The musicians of Rochester have skills other than making music. Charles Jaffe excels in marquetry, the art of applying pieces of veneer to a structure to form decorative patterns, designs or pictures. On this HomeStage, Jaffe combines both - a song and marquetry he's working on. (Also check out all the HomeStage performances here)
In normal times, you may have heard Alyssa Rodriguez busking at the Rochester Public Market - where people would stop to ask, “what is that unusual instrument you are playing?”
She could also be found playing electric violin in the Irish rock band The Sisters of Murphy, playing old swing tunes with the Gregory Street Vagabonds, fiddling for English and Irish dances, and teaching lessons and classes at the Kanack School of Music.
More recently, she has stepped as a solo musician; she just released her first EP - called Chicory. But these days, we shouldn’t be seeing her around Rochester at all: she was supposed to travel to Sweden, and then on to Finland, with a Fulbright, to research and study Nordic Folk Music and String Pedagogy.
Everything is still up in the air - but she keeps making fascinating music - writing her own songs and dance tunes and continuing to explore the world of traditional Nordic and Scandanavian music.
Watch her performance in this week's episode of HomeStage!
Dr. Heather Holmquest is a Lecturer in Music at Nazareth College. She is the soprano section leader at Third Presbyterian Church in Rochester, and she sings with Voices, a premier vocal ensemble under the baton of Dr. William Weinert. In addition to musical pursuits, Heather is an avid knitter, spinner, dyer, and all-around fiber artist.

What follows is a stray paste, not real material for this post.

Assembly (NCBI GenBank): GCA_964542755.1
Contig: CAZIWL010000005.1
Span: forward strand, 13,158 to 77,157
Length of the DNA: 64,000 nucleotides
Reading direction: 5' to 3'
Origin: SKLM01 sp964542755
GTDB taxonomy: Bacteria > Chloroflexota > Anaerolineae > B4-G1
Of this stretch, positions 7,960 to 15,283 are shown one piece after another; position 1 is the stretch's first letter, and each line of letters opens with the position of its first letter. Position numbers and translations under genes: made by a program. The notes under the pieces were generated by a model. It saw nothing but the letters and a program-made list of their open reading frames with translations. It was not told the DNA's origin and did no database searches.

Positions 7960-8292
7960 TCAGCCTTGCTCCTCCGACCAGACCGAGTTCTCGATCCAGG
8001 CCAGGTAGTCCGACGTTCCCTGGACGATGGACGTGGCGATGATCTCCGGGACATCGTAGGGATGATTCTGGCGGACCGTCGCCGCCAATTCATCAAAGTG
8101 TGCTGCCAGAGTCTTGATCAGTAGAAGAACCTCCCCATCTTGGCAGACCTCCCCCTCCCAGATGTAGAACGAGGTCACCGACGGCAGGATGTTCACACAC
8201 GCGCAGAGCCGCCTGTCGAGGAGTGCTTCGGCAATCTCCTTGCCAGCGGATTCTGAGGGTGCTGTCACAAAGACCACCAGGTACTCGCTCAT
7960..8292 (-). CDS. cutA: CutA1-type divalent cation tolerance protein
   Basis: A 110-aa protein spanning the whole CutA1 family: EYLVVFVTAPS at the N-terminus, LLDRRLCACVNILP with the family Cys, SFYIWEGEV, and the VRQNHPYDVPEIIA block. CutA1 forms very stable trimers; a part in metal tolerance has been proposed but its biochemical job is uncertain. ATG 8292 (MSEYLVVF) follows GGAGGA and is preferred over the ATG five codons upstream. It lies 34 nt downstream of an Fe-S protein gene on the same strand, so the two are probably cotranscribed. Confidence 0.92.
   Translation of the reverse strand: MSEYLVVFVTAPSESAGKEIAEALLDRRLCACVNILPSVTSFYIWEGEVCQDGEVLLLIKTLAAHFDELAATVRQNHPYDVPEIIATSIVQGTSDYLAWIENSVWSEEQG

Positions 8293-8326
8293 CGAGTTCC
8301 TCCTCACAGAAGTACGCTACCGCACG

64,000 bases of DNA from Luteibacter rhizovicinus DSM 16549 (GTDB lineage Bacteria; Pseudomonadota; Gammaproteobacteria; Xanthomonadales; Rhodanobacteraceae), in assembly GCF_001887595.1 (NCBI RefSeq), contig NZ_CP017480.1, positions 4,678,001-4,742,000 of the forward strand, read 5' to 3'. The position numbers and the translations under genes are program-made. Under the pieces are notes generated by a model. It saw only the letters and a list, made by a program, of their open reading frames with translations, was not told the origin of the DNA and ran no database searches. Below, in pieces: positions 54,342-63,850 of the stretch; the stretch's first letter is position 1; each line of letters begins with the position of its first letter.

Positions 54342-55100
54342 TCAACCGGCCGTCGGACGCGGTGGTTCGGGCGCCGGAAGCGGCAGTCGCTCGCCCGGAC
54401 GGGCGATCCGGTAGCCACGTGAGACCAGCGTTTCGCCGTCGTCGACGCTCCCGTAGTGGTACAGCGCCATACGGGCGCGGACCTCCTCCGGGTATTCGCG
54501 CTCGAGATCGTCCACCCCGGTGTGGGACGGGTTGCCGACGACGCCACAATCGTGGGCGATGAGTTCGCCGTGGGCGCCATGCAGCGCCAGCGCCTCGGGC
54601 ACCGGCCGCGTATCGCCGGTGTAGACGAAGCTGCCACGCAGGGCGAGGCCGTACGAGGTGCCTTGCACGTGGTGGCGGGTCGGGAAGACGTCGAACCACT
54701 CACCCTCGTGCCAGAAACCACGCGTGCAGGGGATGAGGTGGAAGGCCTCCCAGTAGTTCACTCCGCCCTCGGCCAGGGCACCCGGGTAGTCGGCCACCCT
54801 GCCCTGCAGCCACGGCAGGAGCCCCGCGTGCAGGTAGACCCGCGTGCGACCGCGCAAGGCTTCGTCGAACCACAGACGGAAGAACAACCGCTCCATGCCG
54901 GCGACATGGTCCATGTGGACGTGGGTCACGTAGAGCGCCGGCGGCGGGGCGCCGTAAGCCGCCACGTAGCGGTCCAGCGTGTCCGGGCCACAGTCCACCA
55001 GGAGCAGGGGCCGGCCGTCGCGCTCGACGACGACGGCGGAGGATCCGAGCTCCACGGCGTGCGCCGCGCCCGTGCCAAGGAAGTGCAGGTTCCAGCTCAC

A native of Great Britain, James Kealey came to the USA from Sheffield Cathedral to earn his Master of Music degree at the Eastman School of Music. He is Associate Director of Music/Organist at Third Presbyterian Church where he oversees and coordinates children’s music ministry, including several vocal and bell choirs, and is the primary accompanist for services and rehearsals.
In this episode of HomeStage, watch them perform music by French composer Louis Vierne.
This HomeStage performance comes all the way from the Lone Star State.
Oboist Erin Hannigan is a graduate of the Eastman School of Music and she played in the Rochester Philharmonic Orchestra. Now she's the principal oboist with the Dallas Symphony Orchestra.
Erin loves animals and has always had rescue dogs. But she wanted to do more. She and photographer Teresa Berg joined forces to create Artists for Animals. They have raised tens of thousands of dollars for animal shelters in northern Texas, with concerts, galas, community outreach, and even cute calendars.
One secret about Erin: Even though she's a dog lover, she also rescued a Siamese kitten named Gabby.
On this week’s HomeStage, she performs a piece called “Jimson Weed,” composed by Alyssa Morris.
Drum and dance group Womba Africa's name means "We are coming," as in, We are coming to you with something new, something exciting. Get ready.
The group faced multiple obstacles to come from Ghana, and they have a vision to promote West African music and culture and to empower indigenous cultural groups to also share their heritage through preforming arts.